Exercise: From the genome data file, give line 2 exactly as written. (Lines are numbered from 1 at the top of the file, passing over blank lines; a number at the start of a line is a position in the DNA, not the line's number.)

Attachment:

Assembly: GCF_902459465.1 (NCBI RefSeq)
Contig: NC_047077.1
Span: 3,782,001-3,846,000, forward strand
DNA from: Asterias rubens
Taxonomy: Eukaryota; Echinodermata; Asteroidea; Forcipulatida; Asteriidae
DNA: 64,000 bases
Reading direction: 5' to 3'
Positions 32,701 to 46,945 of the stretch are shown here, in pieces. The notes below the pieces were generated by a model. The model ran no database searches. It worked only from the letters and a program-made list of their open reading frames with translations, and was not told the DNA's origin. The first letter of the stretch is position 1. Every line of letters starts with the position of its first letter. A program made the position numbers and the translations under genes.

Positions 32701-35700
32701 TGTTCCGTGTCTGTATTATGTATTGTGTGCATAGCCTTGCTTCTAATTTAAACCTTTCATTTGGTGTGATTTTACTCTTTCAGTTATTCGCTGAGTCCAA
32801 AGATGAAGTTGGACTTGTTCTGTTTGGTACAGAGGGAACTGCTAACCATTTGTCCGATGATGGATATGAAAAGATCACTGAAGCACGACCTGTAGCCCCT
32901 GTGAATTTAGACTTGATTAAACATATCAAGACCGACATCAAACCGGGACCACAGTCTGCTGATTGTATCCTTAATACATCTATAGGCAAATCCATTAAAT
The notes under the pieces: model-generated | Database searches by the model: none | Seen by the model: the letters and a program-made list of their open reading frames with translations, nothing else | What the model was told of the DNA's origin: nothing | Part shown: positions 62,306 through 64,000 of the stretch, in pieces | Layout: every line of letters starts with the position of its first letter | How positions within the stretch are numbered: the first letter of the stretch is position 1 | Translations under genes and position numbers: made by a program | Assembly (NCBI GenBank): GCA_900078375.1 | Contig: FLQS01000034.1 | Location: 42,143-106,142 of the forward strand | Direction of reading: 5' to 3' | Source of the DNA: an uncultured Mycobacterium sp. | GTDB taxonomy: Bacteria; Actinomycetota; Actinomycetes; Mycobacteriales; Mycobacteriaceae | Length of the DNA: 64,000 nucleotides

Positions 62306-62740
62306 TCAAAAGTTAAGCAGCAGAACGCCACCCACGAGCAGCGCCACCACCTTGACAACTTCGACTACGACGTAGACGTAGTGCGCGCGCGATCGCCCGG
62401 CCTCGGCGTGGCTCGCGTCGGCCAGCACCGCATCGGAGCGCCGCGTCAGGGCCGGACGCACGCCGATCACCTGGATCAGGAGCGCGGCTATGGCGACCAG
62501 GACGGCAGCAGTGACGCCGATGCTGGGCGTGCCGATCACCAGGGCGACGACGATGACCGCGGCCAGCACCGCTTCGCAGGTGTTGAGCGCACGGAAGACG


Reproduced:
Contig: NC_047077.1